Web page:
Publishing in a Pandemic: How Authors Virtually Write, Publish and Promote

Caleb Horowitz, the protagonist of Andrew Lipstein’s 2022 novel, “Last Resort,” is markedly similar to me in some ways. We are both writers, Jewish and overly anxious about the floaters existing in our eyes. However, his novel’s plot is a stolen idea, based off a friend’s scandalous story when he had a foursome when visiting a Greek island, and mine remains partially unwritten due to laziness — it’s also not about a foursome.

Courtesy of Andrew Lipstein

Publishing “Last Resort” was a miracle, Lipstein said in a recent interview. His first agent of him was not able to sell the book, so he took matters into his own hands and found a home with Farrar, Straus and Giroux. His lucky streak continued, and with a new agent, he was able to sell a second book: “Flash & Yearn.” The writing process for the second book came a bit easier — I finished it in four months — as the pandemic wiped away dinners, hangouts and other times of distraction from productivity. “Life is more boring [in lockdown]and boredom, as I’ve always found, is a great reason to make the fun yourself,” Lipstein said.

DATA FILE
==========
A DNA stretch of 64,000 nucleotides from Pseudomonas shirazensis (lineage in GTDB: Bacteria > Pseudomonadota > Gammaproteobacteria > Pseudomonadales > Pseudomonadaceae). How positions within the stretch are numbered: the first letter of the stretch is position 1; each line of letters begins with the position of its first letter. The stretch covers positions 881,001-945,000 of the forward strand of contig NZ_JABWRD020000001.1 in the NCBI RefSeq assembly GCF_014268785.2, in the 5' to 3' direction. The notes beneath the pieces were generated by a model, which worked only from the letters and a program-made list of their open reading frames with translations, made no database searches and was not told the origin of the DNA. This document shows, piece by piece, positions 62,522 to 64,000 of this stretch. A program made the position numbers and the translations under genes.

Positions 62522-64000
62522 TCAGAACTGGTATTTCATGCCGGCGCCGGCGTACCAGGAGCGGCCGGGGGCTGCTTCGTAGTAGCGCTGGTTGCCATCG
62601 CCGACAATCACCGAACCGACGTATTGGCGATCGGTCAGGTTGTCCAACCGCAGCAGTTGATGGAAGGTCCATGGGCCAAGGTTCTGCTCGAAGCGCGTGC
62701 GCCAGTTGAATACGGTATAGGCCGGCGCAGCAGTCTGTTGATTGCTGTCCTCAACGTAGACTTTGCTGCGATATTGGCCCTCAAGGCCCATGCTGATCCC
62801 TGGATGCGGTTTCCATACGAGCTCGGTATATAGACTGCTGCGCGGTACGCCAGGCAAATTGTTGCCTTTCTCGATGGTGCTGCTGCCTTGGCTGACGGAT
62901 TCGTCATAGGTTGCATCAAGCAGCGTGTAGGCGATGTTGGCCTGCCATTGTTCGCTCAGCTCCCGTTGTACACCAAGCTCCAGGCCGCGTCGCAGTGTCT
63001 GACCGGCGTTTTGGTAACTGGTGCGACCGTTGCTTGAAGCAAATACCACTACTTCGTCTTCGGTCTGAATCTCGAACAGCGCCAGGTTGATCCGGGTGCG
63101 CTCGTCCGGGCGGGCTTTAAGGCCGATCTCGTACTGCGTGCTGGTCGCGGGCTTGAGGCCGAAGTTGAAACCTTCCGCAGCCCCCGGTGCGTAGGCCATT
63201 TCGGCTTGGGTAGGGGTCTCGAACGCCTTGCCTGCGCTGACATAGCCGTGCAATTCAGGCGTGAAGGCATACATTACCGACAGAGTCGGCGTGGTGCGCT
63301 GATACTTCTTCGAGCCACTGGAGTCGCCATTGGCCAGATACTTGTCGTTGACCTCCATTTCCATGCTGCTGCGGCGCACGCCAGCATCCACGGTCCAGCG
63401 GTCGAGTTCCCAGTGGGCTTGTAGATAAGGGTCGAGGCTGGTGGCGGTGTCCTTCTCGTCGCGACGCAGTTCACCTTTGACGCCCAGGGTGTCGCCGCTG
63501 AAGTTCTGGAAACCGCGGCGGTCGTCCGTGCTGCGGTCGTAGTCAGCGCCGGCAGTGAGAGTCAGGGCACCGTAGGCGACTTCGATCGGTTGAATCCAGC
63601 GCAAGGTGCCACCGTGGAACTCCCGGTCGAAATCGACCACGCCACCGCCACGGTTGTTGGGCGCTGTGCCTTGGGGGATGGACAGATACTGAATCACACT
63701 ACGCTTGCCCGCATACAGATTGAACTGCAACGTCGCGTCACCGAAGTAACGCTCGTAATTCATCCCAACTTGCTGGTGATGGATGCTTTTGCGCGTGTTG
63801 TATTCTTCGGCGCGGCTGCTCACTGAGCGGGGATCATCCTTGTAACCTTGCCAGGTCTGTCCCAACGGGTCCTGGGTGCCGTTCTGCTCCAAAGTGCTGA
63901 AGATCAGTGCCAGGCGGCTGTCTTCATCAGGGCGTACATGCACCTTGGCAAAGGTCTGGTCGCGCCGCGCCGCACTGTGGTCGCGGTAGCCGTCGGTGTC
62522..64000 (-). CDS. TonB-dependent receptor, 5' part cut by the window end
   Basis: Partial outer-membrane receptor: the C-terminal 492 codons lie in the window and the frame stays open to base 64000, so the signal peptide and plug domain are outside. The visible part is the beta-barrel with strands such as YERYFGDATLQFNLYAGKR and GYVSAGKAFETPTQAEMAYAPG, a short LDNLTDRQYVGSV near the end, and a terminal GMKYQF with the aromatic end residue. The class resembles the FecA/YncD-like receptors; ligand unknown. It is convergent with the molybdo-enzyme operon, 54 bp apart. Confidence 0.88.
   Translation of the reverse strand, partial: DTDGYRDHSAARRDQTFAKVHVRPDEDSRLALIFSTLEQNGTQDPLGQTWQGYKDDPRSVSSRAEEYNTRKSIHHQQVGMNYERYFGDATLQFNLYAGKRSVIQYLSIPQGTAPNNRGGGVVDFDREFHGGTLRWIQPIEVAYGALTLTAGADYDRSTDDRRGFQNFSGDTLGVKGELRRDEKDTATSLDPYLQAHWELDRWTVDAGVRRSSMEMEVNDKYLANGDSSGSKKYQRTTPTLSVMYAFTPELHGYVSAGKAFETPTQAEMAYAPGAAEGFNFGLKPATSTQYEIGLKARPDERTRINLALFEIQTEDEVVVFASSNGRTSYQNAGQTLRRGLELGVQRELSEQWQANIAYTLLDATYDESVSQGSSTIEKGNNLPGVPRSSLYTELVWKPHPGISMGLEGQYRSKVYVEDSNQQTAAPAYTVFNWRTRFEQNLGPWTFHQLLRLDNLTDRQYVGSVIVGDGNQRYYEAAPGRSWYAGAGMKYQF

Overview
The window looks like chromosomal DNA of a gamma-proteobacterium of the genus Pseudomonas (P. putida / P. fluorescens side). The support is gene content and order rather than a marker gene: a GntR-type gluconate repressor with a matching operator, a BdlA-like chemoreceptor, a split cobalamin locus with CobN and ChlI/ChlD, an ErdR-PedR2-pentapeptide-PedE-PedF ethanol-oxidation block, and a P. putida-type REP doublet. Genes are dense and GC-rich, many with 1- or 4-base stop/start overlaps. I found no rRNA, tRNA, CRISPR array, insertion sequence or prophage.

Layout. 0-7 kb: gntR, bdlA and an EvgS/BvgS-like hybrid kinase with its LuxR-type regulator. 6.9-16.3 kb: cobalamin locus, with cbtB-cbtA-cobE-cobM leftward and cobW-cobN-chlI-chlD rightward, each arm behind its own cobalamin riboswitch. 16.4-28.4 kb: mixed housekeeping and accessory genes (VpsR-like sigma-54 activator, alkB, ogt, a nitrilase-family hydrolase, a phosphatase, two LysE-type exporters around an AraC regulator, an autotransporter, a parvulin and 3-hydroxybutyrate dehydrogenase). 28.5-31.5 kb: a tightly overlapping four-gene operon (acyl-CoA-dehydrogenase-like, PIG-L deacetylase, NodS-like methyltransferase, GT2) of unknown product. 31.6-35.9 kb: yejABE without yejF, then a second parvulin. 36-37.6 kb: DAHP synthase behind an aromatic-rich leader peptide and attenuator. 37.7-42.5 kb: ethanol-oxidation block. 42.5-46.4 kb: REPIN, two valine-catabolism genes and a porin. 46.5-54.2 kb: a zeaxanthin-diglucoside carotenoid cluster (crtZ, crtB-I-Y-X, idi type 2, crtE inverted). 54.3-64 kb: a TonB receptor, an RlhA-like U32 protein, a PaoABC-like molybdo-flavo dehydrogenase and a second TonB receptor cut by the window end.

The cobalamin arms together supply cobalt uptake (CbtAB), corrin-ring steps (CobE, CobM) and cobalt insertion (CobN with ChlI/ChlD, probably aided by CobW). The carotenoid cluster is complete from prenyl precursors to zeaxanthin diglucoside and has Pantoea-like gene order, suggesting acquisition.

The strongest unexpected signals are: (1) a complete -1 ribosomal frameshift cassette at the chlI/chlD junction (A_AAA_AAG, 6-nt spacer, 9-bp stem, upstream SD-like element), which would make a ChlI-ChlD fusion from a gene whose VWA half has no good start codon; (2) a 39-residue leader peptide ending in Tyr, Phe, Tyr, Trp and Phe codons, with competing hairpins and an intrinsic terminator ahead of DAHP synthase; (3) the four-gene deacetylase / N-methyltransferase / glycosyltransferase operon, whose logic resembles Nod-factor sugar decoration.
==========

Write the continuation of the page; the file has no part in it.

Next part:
Though the pandemic may have helped Lipstein and other writers increase their productivity, everything that comes after completing the first draft of a manuscript has taken a hit, starting with the innocuous trend of reading increasing during lockdowns. People used fiction to escape into made-up worlds, as Matt Haig’s feel-good novel “The Midnight Library” racked up weeks on the New York Times bestseller list. But even pandemic-centered novels, like Ling Ma’s “Severance” and Emily St. John Mandel’s “Station Eleven,” flew off the shelves after being subjects of thinkpieces examining their narratives to ours. As social justice protests rocked the whole world during the summer of 2020, people everywhere turned to non-fiction to learn about white fragility and how to be an anti-racist. Writers capitalized on former President Donald Trump’s inability to correctly control a pandemic with sensationalized titles like “rage” or “Perile” that document his failures. In all, 35% of the world’s population have read more books during the pandemic than before.